1. A long, slender piece of wood; a tall, slender piece of timber; the stem of a small tree whose branches have been removed; as, specifically: A carriage pole, a wooden bar extending from the front axle of a carriage between the wheel horses, by which the carriage is guided and held back. A flag pole, a pole on which a flag is supported. A Maypole. See Maypole. A barber's pole, a pole painted in stripes, used as a sign by barbers and hairdressers. A pole on which climbing beans, hops, or other vines, are trained.
Origin: As. Pal, L. Palus, akin to pangere to make fast. Cf. Pale a stake, Pact.
2. <geometry> A point upon the surface of a sphere equally distant from every part of the circumference of a great circle; or the point in which a diameter of the sphere perpendicular to the plane of such circle meets the surface. Such a point is called the pole of that circle; as, the pole of the horizon; the pole of the ecliptic; the pole of a given meridian.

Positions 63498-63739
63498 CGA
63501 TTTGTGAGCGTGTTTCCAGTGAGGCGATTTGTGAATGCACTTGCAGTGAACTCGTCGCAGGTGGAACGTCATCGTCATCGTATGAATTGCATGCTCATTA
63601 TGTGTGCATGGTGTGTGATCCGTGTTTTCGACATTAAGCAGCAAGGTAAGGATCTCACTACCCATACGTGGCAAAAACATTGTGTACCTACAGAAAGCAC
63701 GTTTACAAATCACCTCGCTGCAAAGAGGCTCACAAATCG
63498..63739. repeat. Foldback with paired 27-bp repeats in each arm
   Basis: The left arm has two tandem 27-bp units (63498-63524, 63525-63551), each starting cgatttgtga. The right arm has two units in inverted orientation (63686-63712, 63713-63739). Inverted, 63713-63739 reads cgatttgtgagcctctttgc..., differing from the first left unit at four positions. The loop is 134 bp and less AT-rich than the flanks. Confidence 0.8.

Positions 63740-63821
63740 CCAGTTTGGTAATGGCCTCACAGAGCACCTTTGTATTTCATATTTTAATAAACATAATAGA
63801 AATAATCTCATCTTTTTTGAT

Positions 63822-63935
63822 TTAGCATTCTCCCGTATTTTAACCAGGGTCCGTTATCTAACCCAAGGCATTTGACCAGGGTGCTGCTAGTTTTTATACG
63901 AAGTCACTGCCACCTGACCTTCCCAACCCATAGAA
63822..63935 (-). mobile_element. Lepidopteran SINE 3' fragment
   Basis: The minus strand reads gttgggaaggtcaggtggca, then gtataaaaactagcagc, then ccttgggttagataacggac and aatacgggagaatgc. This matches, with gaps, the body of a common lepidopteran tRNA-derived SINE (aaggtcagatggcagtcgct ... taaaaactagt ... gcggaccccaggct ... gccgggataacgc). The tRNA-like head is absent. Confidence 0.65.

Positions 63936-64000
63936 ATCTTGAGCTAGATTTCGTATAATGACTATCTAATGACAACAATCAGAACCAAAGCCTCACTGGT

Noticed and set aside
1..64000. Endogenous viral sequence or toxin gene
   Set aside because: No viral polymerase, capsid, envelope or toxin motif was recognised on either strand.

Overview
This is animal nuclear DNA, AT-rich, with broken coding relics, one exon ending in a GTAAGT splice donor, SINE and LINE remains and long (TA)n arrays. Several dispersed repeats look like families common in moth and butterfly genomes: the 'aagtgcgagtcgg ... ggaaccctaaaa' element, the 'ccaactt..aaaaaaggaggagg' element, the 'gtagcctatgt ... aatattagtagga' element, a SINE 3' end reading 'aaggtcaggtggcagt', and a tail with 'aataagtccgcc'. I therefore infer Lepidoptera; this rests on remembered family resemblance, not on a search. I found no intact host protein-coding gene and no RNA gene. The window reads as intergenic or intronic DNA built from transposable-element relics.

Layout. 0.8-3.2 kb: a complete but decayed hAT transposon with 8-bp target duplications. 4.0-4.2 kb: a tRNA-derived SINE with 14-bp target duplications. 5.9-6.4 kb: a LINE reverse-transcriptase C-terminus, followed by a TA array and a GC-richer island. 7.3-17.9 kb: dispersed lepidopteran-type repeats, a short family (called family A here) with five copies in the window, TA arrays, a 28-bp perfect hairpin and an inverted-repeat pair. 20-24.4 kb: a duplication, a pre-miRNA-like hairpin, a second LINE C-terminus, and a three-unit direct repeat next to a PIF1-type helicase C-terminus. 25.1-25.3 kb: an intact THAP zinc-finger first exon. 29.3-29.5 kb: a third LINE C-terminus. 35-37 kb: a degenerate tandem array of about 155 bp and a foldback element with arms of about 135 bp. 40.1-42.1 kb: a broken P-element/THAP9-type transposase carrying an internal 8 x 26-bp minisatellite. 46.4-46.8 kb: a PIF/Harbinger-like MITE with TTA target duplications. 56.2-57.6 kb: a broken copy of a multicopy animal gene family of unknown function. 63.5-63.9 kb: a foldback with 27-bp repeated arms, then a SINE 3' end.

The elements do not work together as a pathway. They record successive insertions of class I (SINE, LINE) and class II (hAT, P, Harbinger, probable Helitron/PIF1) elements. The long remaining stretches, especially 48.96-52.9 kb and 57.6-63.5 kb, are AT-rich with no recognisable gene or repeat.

3. <physics> One of the opposite or contrasted parts or directions in which a polar force is manifested; a point of maximum intensity of a force which has two such points, or which has polarity; as, the poles of a magnet; the north pole of a needle.
<geography> Poles of the earth, or Terrestrial poles, the two opposite points on the earth's surface through which its axis passes. Poles of the heavens, or Celestial poles, the two opposite points in the celestial sphere which coincide with the earth's axis produced, and about which the heavens appear to revolve.
Origin: L. Polus, Gr. A pivot or hinge on which anything turns, an axis, a pole; akin to to move: cf. F. Pole.
(01 Mar 1998)
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